On a different note: if it hadn’t been for the previous bank crisis (the Big Depression), the Nazis wouldn’t have managed to grab power in Germany in the first place. In the 1920s, the Nazi party had lost must of its influence thanks to the economic boom, but when the Depression hit America quickly spread across the world it gave Hitler the chance he needed to get people to rally up behind him and his extremist views. Which goes to show how important it is with economic stability.

    1. It’s true. Something people who haven’t been here don’t realise is that Nazi symbols are banned in Germany. Completely illegal.

      But no overt Nazi symbols doesn’t mean there are no Nazis here. There are plenty of old Nazis and Neo-Nazis who wear no obvious symbols, and then there are brands (Helly Hansen, Lonsdale, etc.) and symbols (HH, 88, etc.) that are not very well-hidden signs of modern Nazis.

      Your point about economic stability is an important one. One of the reasons the Germans are so unwilling to accept the ECB printing more money or letting Greece or any other EU country devalue their currency is that they remember the hyper inflation of the 20s and 30s.

      The parallels between that time and ours is eerie and important to keep talking about.

      1. eek!

        i have a helly hansen parka!

        happily it means nothing here – but what if i had come to visit and hadn’t known?

        when i came to berlin to have a migraine surgery i was worried i would say something offensive under anesthetic – i have been rude to people before under it’s influence, and it happened to be remembrance day as well… as it happened, the woman in the next bed was american, and i offended her instead. i asked her how she liked her new president – obama had just been elected, to hysterical happiness in london – and when she said NOT MUCH i totally dismissed whatever she was saying and just brayed on at length about how much we all loved him.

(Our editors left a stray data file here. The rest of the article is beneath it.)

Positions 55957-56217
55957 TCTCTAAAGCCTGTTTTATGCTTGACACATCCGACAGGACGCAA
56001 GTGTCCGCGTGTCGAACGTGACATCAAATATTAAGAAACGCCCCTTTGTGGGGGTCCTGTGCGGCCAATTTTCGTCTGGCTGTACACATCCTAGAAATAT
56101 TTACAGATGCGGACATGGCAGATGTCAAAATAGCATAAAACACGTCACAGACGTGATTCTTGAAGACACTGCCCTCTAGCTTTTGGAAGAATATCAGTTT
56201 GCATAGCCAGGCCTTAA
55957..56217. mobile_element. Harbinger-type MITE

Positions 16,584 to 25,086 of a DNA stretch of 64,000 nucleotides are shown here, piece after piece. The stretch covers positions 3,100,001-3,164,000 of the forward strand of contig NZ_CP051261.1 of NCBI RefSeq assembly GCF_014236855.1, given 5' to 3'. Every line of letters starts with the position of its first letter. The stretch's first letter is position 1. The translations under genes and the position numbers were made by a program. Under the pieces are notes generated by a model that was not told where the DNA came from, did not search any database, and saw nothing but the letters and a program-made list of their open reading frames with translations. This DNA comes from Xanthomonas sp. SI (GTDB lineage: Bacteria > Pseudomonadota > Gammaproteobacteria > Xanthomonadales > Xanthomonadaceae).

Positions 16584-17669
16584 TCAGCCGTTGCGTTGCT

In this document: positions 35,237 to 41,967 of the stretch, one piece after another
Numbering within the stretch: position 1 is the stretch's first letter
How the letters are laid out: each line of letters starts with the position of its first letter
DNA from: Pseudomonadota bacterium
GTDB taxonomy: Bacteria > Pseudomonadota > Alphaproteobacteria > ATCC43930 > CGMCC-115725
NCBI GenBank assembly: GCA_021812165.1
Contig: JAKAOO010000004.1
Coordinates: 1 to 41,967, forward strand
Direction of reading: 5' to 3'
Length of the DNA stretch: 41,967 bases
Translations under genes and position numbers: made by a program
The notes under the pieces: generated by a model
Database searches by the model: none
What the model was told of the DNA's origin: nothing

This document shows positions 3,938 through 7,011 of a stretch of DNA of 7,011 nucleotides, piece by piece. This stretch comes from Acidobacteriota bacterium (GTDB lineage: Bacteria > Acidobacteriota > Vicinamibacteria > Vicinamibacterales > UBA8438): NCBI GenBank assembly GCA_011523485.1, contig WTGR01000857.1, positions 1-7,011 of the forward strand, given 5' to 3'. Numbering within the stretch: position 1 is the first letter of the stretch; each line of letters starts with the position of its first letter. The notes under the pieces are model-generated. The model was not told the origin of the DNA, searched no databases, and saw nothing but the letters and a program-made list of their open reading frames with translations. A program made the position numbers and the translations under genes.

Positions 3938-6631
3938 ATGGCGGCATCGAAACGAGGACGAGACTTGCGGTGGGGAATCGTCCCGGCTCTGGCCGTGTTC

oh well. she got 100% remission, i got nothing. but at least i didn’t do a john cleese.

  2. As someone who is constantly fascinated by the power words have, that’s what I take away from this – the power of words, and, subsequently, how they can lose their power if used too often (or incorrectly too often, even worse.) Everyone can’t be the Devil. Everyone can’t be a Nazi. Everyone can’t be Hitler. Everyone can’t be Bin Laden. Everyone can’t be a terrorist. When your team loses a game badly, they weren’t “raped” by the other team. By using these buzzwords for everything, they lose the original power they had. Worst of all, the people who abuse these things most egregiously wouldn’t understand a single thing I just wrote. They’re just words to them, not the power behind the words.

    1. That was *exactly* my point Amy.

      The other thing that happens when Nazis are the worst crime imaginable to humanity…it drowns out making mention of any other genocides or atrocities.

  3. One word insults are the result of a lazy mind. Unless you just cut me off in traffic.

    I imagine the survivors that you describe, just can’t believe the lives of their loved ones were wasted, so they still cling to some hope that there was a sliver of a good idea at the core of Hitler’s grand scheme. I would think life would be unbearable otherwise, That is their living prison.

    1. Was that you I cut off in traffic John? That’s not like me, at all.

      You make a very good point about how some of today’s very elderly Germans must see the result of their people’s history. I hate to say it, but the older Germans (many of whom were not officially members of the party) sometimes say that at least Hitler built the Autobahn and that everyone had a job during the National Socialist time.

      History is always far more grey than we want to believe.

      1. And the present times have a lot of grey as well. The frustration I have with politics, whether world or domestic, is with the refusal to see the grey. Everything is either/or.
        Thanks for opening up this topic for discussion.